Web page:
At one period we arrived at a high wall of black rock on the south, towering above the ordinary cliffs for about a quarter of a mile along the stream; after which there was an open plain, and about three miles beyond this again, another wall of a light color on the same side, fully two hundred feet high; then another plain or valley, and then still another wall of the most singular appearance arises on the north, soaring in height probably two hundred and fifty feet, and being in thickness about twelve, with a very regular artificial character. These cliffs present indeed the most extraordinary aspect, rising perpendicularly from the water. The last mentioned are composed of very white soft sandstone, which readily receives the impression of the water. In the upper portion of them appears a sort of frieze or cornice formed by the intervention of several thin horizontal strata of [page 256:] a white freestone, hard, and unaffected by the rains. Above them is a dark rich soil, sloping gradually back from the water to the extent of a mile or thereabouts, when other hills spring up abruptly to the height of full five hundred feet more.

The face of these remarkable cliffs, as might be supposed, is chequered with a variety of lines formed by the trickling of the rains upon the soft material, so that a fertile fancy might easily imagine them to be gigantic monuments reared by human art, and carved over with hieroglyphical devices. Sometimes there are complete niches (like those we see for statues in common temples) formed by the dropping out bodily of large fragments of the sandstone; and there are several points where staircases and long corridors appear, as accidental fractures in the freestone cornice happen to let the rain trickle down uniformly upon the softer material below. We passed these singular bluffs in a bright moonlight and their effect upon my imagination I shall never forget. They had all the air of enchanted structures, (such as I have dreamed of,) and the twittering of myriads of martins, which have built their nests in the holes that every where perforate the mass, aided this conception not a little. Besides the main walls there are, at intervals, inferior ones, of from twenty to a hundred feet high, and from one to twelve or fifteen feet thick, perfectly regular in shape, and perpendicular. These are formed of a succession of large black-looking stones, apparently made up of loam, sand, and quartz, and absolutely symmetrical in figure, although of various sizes. They are usually square, but sometimes oblong (always parrallelepipedal) and are lying one above the other as exactly and with as perfect regularity as if placed there by some mortal mason; each upper stone covering and securing the point of junction between two lower ones, just as bricks are laid in a wall. Sometimes these singular erections run in parallel lines, as many as four abreast; sometimes they leave the river and go back until lost amid the hills; sometimes they cross each other at right angles, seeming to enclose large artificial gardens, the vegetation within which is often of a character to preserve the illusion. Where the walls are thinnest, there the bricks are less in size, and the converse. We regarded the scenery presented to our view at this portion of the Missouri as altogether the most surprising, if not the most beautiful which we had yet seen. It left upon my own mind an impression of novelty — of singularity, which can never be effaced.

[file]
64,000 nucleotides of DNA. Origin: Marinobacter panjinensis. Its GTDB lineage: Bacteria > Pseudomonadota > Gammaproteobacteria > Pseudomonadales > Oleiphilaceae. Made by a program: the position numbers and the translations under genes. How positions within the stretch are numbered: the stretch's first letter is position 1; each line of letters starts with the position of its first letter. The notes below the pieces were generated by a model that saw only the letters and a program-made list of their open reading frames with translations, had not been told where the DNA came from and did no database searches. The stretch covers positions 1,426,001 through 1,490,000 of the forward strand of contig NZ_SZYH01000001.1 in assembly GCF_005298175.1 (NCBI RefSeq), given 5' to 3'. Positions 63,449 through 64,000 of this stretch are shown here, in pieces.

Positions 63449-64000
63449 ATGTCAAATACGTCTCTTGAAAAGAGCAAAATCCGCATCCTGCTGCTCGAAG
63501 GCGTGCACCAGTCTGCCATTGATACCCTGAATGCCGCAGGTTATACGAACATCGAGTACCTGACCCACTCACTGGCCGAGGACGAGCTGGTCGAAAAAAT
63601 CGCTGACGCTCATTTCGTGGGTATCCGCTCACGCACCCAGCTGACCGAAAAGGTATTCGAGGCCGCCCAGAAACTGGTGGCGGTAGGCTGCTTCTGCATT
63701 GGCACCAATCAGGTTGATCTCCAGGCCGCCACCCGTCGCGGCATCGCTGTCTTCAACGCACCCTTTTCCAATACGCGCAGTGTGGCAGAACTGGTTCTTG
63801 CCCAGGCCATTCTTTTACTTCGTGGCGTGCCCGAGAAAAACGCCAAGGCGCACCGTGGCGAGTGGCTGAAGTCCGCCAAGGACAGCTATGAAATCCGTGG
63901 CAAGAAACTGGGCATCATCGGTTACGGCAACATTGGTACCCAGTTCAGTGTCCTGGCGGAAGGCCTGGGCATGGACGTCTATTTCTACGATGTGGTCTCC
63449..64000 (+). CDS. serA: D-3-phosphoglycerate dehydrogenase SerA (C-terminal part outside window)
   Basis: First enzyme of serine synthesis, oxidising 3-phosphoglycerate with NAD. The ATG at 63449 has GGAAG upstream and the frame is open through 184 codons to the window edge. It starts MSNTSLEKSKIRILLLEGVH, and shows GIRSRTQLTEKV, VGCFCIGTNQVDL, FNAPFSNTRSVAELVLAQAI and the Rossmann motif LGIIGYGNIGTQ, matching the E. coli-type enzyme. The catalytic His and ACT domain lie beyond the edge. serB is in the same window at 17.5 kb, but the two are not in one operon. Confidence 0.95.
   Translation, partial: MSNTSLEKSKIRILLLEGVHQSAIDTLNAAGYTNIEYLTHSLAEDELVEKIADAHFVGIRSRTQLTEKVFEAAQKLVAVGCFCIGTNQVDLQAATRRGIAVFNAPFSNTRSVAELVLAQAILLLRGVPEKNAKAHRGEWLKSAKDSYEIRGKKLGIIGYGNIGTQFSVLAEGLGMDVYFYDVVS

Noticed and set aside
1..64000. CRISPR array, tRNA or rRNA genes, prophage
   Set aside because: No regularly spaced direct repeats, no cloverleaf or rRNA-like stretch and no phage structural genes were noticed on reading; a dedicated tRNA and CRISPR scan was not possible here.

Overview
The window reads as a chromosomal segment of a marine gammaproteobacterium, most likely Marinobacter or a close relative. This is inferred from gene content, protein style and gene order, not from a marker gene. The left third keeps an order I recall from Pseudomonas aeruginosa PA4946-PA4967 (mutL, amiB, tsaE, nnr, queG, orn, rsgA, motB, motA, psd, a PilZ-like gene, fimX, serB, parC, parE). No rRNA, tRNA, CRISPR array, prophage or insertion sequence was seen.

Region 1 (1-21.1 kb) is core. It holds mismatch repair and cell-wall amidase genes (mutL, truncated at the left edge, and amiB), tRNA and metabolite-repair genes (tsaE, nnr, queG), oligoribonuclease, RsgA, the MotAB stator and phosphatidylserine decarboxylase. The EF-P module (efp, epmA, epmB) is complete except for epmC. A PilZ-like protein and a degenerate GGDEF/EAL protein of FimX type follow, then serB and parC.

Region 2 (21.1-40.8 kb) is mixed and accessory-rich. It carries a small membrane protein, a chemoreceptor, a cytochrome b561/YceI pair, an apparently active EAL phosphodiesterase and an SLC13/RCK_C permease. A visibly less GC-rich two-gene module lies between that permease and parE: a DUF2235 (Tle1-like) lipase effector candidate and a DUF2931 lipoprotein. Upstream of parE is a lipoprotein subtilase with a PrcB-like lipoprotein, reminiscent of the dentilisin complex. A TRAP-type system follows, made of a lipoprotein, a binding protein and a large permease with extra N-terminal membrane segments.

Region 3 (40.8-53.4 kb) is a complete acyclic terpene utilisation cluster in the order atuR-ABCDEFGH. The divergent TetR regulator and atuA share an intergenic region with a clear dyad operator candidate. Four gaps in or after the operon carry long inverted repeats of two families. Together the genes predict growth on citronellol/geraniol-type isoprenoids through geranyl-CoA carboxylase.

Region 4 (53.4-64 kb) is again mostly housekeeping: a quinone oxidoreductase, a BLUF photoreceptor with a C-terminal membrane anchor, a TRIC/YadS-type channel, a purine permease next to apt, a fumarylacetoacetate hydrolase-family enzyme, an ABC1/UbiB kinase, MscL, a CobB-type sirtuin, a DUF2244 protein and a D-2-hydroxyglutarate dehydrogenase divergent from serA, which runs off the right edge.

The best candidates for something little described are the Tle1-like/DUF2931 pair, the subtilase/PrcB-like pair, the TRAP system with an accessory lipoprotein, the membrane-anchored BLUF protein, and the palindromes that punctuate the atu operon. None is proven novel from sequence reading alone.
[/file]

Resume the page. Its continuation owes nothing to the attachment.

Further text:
Shortly before reaching the fork we came to a pretty large island on the northern side, one mile and a quarter from which is a low ground on the south very thickly covered with fine timber. After this there were several small islands, at each of which we touched for a few minutes as we passed. Then we came to a very black-looking bluff on the north, and then to two other small islands, about which we observed nothing remarkable. Going a few miles farther we reached a tolerably large island situated near the point of a steep promontory; afterwards passing two others, smaller. All these islands are well timbered. It was at night on the 13th of May, that we were shown by Misquash the mouth of the large river, which in the settlements goes by the name of the Yellow Stone, but by the Indians is called the Ahmateaza.* We made our camp on the south shore in a beautiful plain covered with cottonwood [[cotton-wood]].